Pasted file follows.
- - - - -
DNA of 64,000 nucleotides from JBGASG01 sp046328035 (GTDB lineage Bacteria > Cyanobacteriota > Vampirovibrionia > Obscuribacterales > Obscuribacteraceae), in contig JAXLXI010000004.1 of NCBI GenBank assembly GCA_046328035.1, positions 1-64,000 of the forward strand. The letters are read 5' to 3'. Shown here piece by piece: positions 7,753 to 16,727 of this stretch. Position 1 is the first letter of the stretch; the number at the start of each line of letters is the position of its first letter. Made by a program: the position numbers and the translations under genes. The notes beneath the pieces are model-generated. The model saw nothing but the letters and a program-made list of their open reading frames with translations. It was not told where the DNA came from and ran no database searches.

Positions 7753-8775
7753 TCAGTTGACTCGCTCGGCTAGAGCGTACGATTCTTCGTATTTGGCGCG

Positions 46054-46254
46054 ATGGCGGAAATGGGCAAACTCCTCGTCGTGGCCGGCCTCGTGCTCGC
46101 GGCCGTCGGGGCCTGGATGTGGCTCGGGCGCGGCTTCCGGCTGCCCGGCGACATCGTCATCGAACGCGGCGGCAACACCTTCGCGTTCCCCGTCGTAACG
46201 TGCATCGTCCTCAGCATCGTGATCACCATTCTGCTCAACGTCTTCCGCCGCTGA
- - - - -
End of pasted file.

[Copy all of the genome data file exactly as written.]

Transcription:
DNA of 64,000 nucleotides from JBGASG01 sp046328035 (GTDB lineage Bacteria > Cyanobacteriota > Vampirovibrionia > Obscuribacterales > Obscuribacteraceae), in contig JAXLXI010000004.1 of NCBI GenBank assembly GCA_046328035.1, positions 1-64,000 of the forward strand. The letters are read 5' to 3'. Shown here piece by piece: positions 7,753 to 16,727 of this stretch. Position 1 is the first letter of the stretch; the number at the start of each line of letters is the position of its first letter. Made by a program: the position numbers and the translations under genes. The notes beneath the pieces are model-generated. The model saw nothing but the letters and a program-made list of their open reading frames with translations. It was not told where the DNA came from and ran no database searches.

Positions 7753-8775
7753 TCAGTTGACTCGCTCGGCTAGAGCGTACGATTCTTCGTATTTGGCGCG

Positions 46054-46254
46054 ATGGCGGAAATGGGCAAACTCCTCGTCGTGGCCGGCCTCGTGCTCGC
46101 GGCCGTCGGGGCCTGGATGTGGCTCGGGCGCGGCTTCCGGCTGCCCGGCGACATCGTCATCGAACGCGGCGGCAACACCTTCGCGTTCCCCGTCGTAACG
46201 TGCATCGTCCTCAGCATCGTGATCACCATTCTGCTCAACGTCTTCCGCCGCTGA